Translation errors

American-English-translations-British-English-translations.

American English Translations or British English translations – it matters

by Garth Hedenskog Any native British English speaker like myself will be able to recall a moment while using Microsoft Word® where their carefully chosen words get automatically corrected to American English – the default setting: “The shopper stood there momentarily to analyse the colour of the garment “ corrects to “The shopper stood there momentarily to analyze the color of the garment.” Both American and British English are dialects of the English language; the second most spoken language worldwide. This renders the language as an essential tool for somebody to express their opinions in their respective fields, particularly in the ever-increasing medical and pharmaceutical industries where English remains as the only literary language – a fact that is largely accepted within the scientific community. English was introduced to Native Americans during the 17th century during the colonisation of North America – and the worldwide strength of the language is […]

Google Translate error: we thought Russia was Mordor

Google Translate errors have become a kind of popular culture joke (see our previous entry about the “clitoris festival” in a Spanish town). Some years ago, it proved unable to translate President Obama and it kept naming him “Bush”. This was due, at the time, to the larger amount of data linking the words “President” and “Bush”. Now, Google provides another interesting translation error. Google Translate is one of the most widely used translation tools worldwide. We have to say  that Google has had the good taste to offer its product in mobile applications, and even applications for smartwatches in addition to the web version. It is extremely convenient to use and it has become a reference tool for translation professionals and users of translation services at least to discern or understand texts in foreign languages. And let’s be fair, Google Translate’s machine translations are often of good quality considering […]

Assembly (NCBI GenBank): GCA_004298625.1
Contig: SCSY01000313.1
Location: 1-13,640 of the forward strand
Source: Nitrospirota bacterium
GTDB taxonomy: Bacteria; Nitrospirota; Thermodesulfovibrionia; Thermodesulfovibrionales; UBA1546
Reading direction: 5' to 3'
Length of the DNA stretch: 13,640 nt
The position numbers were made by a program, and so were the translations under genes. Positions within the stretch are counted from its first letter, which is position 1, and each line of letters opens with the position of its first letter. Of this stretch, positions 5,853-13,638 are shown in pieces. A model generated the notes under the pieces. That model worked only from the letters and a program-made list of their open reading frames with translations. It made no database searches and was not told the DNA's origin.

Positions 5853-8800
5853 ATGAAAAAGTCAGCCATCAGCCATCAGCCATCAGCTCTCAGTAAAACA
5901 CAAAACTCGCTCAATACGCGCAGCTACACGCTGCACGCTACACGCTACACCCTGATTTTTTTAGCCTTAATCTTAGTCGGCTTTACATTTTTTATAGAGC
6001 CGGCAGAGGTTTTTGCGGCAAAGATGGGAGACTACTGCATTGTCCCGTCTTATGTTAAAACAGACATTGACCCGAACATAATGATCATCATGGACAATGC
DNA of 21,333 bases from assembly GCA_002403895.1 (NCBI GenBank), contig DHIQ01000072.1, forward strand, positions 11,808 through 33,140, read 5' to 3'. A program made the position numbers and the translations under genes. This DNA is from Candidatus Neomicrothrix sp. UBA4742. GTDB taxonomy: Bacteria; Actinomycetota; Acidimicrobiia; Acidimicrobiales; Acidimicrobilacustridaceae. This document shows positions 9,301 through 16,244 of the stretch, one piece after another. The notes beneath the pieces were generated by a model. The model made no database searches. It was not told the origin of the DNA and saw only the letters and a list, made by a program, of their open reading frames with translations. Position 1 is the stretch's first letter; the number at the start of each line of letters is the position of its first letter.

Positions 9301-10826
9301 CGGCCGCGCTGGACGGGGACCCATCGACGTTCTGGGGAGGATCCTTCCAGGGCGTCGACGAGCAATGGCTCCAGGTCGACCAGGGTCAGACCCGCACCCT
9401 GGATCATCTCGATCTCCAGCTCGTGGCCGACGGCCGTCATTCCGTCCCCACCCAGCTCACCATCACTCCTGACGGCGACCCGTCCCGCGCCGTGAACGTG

Human Translation or Machine Translation – What’s Best for Me?

For some people, using a translation software program to translate a piece of text from one language to the next is enough. They believe the current state-of-the-art is good enough to provide Human Translation or Machine Translation. It would be naive to believe this always works. We have proven at Pangeanic that this works in applied contexts, when we are dealing with a particular domain, enough clean data and when certain conditions apply. Please refer to many of our presentations since 2009 on the use of applied machine translation to speed translation of documentation in particular. But as we all know, it takes a lot more than just software. The application of unrestricted, universal machine translation will take some time. In fact, it would not be fair to talk about “machine translation” in general but language combinations (English/Spanish/French/Portuguese/Scandinavian) in which it is undoubtedly successful -whilst in other languages certain nuances make […]